For case 1, imagine that 10% of each group changes their minds; since 10% of a larger number is more switchers this could generate the data.  The problem with 1 and with the data more generally is that we don’t seem to see a tendency towards 50:50 in the world.  We focus on disputes, of course, but more often we reach some consensus (the moon is not made of blue cheese, voodoo doesn’t work and so forth).

Thus 2 is my best guess.  Note first that the number of “undecided” swing massively in these debates and in every case the number of undecided goes down a lot, itself peculiar if people are rational Bayesians.  A big swing in undecided votes is quite odd for two additional reasons.  First, when Justice Roberts said he’d never really thought about the constitutionality of abortion people were incredulous.  Similarly, could 30% of the audience (in a debate in which Tyler recently participated (pdf)) be truly undecided about whether “it is wrong to pay for sex”?  Second, and even more doubtful, could it be that 30% of the people at the debate were undecided–thus had not heard arguments in let’s say the previous 10 years that converted them one way or the other–but on that very night a majority of the undecided were at last pushed into the decided camp?  I think not, thus I think lying best explains the data.

Some questions for readers.  Can you think of another hypothesis to explain the data?  Can you think of a way of testing competing hypotheses?  And does anyone know of a larger database of debate decisions with ayes, nayes and undecided before and after?

Hat tip to Robin for suggesting that there might be a tendency to 50:50, Bryan and Tyler for discussion and Robin for collecting the data.

Questions that are rarely asked

Is euchre making a comeback?

I played frequently as a child, as I was taught by my partly Irish grandmother.  No one else in my grammar school knew the game.  Then I heard nothing about it for more than thirty years.  Now, twice in the last month, I've heard the game mentioned in public, "on the street" as it were.  What is up?

The alternative is that the question is rarely asked because, in fact, euchre is not making a comeback.

Levitt and Mankiw to Join Obama Team!

Steve Levitt and Greg Mankiw will join the Obama team.  Here is a key paragraph from the blog that broke this important story:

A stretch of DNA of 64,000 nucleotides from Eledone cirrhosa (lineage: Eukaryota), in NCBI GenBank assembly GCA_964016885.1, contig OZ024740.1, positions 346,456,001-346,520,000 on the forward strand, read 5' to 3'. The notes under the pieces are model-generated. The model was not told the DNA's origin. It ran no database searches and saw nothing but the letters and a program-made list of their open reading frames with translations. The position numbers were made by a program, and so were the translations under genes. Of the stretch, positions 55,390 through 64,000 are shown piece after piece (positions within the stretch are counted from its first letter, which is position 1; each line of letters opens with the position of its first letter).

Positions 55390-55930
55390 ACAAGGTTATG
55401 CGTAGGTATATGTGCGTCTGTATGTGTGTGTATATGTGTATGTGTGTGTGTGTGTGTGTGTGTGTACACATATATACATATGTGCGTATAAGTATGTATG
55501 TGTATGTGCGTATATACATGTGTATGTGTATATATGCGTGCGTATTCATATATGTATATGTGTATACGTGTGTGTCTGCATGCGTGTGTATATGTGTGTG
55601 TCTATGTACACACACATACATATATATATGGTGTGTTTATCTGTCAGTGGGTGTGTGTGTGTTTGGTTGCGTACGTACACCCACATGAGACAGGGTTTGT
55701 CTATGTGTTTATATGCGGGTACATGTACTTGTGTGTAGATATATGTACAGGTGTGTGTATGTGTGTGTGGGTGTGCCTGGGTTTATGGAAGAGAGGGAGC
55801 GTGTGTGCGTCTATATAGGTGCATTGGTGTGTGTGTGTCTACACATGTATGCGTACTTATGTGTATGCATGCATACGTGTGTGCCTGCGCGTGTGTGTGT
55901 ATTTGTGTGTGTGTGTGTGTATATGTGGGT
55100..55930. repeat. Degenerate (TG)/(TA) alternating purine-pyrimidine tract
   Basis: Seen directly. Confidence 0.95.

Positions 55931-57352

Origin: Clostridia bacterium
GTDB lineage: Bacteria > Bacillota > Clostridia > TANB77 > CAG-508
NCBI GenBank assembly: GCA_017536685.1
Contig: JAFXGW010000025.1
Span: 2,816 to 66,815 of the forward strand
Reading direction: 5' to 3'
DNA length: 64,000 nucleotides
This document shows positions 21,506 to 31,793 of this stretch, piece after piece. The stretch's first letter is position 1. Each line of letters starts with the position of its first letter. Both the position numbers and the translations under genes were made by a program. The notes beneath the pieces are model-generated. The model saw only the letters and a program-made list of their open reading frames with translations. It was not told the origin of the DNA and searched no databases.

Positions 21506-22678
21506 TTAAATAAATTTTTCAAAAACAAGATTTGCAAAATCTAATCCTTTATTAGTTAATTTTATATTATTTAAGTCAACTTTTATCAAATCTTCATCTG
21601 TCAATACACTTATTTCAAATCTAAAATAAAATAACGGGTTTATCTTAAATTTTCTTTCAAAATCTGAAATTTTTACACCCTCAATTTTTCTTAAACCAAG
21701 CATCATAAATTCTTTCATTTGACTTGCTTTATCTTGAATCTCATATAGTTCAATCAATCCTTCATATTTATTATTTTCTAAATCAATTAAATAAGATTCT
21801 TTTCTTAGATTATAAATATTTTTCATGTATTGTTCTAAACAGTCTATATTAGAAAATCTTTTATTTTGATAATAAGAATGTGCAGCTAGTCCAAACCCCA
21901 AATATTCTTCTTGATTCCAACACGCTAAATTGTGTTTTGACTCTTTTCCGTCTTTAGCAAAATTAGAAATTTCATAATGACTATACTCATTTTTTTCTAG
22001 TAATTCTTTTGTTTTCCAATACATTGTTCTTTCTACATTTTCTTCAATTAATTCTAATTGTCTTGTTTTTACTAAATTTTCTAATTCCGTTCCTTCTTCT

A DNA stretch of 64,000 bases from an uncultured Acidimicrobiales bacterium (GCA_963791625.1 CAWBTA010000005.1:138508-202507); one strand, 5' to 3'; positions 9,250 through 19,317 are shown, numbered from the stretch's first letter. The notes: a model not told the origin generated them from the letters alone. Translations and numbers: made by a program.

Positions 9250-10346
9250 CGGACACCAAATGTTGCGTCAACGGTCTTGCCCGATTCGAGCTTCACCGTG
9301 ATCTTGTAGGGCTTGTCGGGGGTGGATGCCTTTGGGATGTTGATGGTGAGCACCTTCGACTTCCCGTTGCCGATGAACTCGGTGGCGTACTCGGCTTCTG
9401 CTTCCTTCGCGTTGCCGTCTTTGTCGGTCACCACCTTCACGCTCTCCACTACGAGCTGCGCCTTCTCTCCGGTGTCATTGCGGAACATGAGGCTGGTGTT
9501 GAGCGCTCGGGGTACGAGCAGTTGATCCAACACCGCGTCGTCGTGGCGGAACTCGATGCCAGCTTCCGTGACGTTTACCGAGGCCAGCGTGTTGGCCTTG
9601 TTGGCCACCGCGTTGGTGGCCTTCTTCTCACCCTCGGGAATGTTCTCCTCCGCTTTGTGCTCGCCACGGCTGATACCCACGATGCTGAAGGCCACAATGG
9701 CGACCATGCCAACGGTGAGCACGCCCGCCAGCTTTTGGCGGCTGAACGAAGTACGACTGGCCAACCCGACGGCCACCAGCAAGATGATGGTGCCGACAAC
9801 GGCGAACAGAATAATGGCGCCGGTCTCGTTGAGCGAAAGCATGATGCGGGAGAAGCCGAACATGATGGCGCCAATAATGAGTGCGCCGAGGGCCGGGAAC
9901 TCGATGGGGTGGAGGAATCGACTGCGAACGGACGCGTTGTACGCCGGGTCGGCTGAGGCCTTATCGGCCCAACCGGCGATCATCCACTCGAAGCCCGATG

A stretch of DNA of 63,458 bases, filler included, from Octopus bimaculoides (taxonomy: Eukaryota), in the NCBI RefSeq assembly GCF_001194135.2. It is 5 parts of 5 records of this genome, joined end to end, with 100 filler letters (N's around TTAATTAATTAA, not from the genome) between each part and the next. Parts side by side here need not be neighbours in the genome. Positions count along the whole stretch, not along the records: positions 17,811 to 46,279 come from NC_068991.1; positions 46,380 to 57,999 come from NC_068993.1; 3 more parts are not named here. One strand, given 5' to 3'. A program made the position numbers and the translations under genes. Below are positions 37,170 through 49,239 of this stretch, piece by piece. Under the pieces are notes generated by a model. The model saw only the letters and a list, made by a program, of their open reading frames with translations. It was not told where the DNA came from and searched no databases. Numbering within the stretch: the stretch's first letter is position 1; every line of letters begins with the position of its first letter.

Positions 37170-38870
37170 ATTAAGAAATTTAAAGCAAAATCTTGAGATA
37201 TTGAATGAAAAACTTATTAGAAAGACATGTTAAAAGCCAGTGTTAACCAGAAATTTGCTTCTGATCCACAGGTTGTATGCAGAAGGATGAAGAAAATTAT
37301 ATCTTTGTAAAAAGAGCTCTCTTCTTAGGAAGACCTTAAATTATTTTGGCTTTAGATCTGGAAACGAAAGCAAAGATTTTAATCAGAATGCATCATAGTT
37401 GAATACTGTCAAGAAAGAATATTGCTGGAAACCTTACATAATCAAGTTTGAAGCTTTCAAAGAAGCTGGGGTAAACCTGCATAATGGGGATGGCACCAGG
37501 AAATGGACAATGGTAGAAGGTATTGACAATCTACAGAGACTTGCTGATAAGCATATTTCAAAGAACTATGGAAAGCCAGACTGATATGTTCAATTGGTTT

Colleagues at the University of Chicago economics department are cheering the move. “I could not think of a better choice than Steve Levitt to move to Washington and help the Obama team” says Nobel Laureate James Heckman, adding that he expects the job to occupy Levitt for two full Obama administration terms. “We will miss him, but he has an important job to do.”

Should chess moves be subject to copyright?

There has been a controversy:

Last week, ChessBase was apparently ‘forced to cease Internet broadcasting of the Topalov-Kamsky match’. As we noted
in our report on the first match game, live broadcasting of the chess
moves in this match without permission was prohibited by the Bulgarian
Chess Federation (although they didn’t seem to have a problem with
Chessdom’s, Crestbook’s, ICC’s and TWIC’s live coverage). This has led
to heated discussions on this site. The key question here is: can you copyright a chess move at all?

Plus this is transmission over the internet, so which law applies?  As I understand U.S. law, you can put chess moves into a book and the players have no rights to residual income from that book.  Which is how it should be.  Transferring income to chess players is not a goal per se.  Useful chess books usually contain many games, and requiring rights permission would make the volume harder to assemble.

Maybe grandmasters would play more games, or play better games, if they could charge for rights of reproduction.  When it comes to playing more games, I suspect there is already an ample supply of games and easy reproduction will do more to increase real consumption than spurring more contests over the board.  If anything is underproduced, it is the salience of the games which have been played (take a game between two 2550 players and call it "Clash of the Titans" and produce more excitement; most chess players won't know the difference between that and a game between the two best players at 2770.) 

And better chess?  I believe the effort elasticity is low with respect to residual rights income from reporting of the games.

Comparable debates have been held over residual rights to reporting real time stock prices and NBA scores.

Try to predict shifts in relative prices!

Matt Yglesias asks:

Brad DeLong observes
“In Agatha Christie’s autobiography, she mentioned how she never
thought she would ever be wealthy enough to own a car – nor so poor
that she wouldn’t have servants.”

This kind of thing gets a bit hard to get one’s head around when
thinking about the future. What do you think will be the equivalent 100
years from now of Agatha Christie’s car and servants?

I await your answers.